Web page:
How TikTok is Changing the Face of Yoga

60-second social videos are cultivating the next generation of yogis.
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The Chinese video-sharing service TikTok combines the brevity of Vine and the story-telling capabilities of YouTube. In 60 seconds or less, the app’s yoga-centric subset of video creators serve up challenge or partner postures to viewers, and spread the love with heartwarming clips of their yoga evolutions. 

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Yoga holds a unique space in our technological landscape because the ancient practice is continually growing and being disseminated through hyper-modern mediums.

Take Bholi Parihar and Divyansh Sharma, both 22, a duo better known as @ProYogaExperts on TikTok. They have received more than 1 million likes on their rhythmic yoga videos. The uniqueness of TikTok, they believe, is that “anybody can see your videos no matter if they follow you or not, so good content generally gets its appropriate appreciation.”

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When videos get promoted for the quality of their content—instead of the number of followers the creator has—the potential for the video to go viral rises exponentially. That’s especially useful for developing an online presence in this influencer age, because, as the ProYogaExperts explain, “TikTok allows you to link your account to Instagram and YouTube, so you can add more followers onto your other social media accounts.”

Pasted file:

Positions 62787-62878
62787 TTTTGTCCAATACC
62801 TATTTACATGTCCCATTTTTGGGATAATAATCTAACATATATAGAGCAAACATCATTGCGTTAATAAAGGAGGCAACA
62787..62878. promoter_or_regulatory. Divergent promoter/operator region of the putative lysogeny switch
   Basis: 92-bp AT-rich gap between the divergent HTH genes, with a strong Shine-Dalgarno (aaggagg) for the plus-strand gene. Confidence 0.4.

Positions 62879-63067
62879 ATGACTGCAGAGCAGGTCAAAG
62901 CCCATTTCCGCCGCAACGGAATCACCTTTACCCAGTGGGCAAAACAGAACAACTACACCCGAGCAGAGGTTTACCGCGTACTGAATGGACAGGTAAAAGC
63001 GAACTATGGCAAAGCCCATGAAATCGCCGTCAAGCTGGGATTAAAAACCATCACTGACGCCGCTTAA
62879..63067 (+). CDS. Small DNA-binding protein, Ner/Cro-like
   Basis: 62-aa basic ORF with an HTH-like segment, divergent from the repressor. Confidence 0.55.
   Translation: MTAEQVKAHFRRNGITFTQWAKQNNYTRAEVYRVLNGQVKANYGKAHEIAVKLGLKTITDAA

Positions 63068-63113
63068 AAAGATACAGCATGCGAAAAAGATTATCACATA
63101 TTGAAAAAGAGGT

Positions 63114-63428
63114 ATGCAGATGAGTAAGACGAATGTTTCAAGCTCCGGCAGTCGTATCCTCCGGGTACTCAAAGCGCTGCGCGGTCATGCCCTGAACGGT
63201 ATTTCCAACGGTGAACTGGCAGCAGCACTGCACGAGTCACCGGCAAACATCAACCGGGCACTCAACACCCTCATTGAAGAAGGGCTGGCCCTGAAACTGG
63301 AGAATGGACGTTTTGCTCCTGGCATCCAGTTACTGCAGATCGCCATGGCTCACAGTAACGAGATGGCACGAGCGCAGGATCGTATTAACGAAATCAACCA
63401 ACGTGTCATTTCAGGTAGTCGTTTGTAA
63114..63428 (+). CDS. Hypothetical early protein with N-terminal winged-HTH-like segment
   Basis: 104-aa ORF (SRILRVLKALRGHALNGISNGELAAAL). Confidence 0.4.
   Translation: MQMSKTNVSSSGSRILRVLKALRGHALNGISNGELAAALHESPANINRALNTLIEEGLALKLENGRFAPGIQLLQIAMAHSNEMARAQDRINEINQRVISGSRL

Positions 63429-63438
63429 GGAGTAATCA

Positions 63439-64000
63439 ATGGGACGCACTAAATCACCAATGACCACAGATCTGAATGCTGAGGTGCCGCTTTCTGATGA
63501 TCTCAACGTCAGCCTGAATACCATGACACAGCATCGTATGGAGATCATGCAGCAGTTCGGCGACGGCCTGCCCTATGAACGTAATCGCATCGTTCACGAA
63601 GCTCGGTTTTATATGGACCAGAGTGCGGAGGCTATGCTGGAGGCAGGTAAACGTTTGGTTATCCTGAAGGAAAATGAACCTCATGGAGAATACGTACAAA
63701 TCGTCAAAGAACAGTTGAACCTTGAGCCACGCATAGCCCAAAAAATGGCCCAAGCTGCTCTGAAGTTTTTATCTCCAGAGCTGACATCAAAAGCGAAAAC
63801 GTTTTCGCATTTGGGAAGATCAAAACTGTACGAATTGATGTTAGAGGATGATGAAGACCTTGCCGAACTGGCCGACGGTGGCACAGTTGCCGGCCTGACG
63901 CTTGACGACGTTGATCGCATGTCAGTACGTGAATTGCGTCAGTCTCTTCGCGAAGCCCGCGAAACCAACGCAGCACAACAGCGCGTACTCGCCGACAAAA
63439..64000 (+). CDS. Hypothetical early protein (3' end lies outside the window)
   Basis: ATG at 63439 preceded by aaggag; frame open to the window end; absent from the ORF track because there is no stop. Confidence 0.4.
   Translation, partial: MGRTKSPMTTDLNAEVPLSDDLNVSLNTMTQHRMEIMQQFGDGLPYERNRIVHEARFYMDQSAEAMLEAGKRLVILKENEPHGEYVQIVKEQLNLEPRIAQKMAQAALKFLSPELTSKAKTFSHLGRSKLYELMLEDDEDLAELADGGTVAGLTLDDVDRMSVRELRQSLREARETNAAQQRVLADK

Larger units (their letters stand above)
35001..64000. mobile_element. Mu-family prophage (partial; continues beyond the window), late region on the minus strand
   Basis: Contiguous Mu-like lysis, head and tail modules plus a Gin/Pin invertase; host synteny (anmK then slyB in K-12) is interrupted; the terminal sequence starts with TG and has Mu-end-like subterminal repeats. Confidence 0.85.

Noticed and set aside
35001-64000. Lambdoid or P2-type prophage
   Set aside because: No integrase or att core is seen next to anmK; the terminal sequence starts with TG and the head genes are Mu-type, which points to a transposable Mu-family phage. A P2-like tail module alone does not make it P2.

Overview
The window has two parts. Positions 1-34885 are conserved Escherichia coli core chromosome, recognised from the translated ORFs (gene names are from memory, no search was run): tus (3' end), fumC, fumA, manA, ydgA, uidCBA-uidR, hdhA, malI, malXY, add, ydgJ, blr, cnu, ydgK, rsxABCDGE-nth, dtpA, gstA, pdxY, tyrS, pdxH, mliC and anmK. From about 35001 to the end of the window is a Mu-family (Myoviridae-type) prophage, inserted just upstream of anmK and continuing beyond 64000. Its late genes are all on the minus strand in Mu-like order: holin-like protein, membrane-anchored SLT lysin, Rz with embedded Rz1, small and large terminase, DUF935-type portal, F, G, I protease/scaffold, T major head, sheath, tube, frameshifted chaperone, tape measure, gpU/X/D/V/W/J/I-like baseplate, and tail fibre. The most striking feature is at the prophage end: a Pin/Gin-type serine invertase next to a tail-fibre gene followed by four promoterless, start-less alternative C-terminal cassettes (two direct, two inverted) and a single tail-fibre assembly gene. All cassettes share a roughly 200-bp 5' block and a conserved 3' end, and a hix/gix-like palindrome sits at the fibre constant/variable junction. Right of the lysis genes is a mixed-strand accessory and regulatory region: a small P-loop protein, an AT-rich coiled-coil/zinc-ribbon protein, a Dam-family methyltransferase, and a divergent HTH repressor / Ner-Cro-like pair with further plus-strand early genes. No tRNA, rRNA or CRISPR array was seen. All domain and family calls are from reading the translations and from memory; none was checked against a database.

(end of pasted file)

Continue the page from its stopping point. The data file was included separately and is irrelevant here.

But challenge poses and viral videos aside, the growing yoga community on TikTok is predisposed to follow yogis they can relate to. Twenty-three-year-old Faustine Chef (@fau.yoga) shares videos from her home practice and has amassed more than 255,000 likes in the process. Unlike Instagram, where often only the polished results are shared, TikTok captures more than just one perfect moment, says Chef: “On TikTok, you have to be real—to be you.”

Through short videos, viewers watch the trials and tribulations associated with setting up a pose, getting into it, holding it, and flowing out. It’s true that Instagram also has video, but the uniqueness of TikTok lies in both the brevity of its snappy films and in its youthful viewers. “I’m actually followed by a lot of teenagers,” Chef says. The outpouring of support and the ability to go viral from a snippet of your home practice leverages growth over mastery in this budding community. 
Oh yeah, and the viewership numbers are huge. 

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TikTok by the numbers

  • 1.5 billion downloads worldwide 
  • 60% of US users are between the ages of 16 and 24 
  • 1.1 BILLION views of the #yoga hashtag 
  • 500 Million active monthly users—more than Twitter (330 million) and Snapchat (210 million)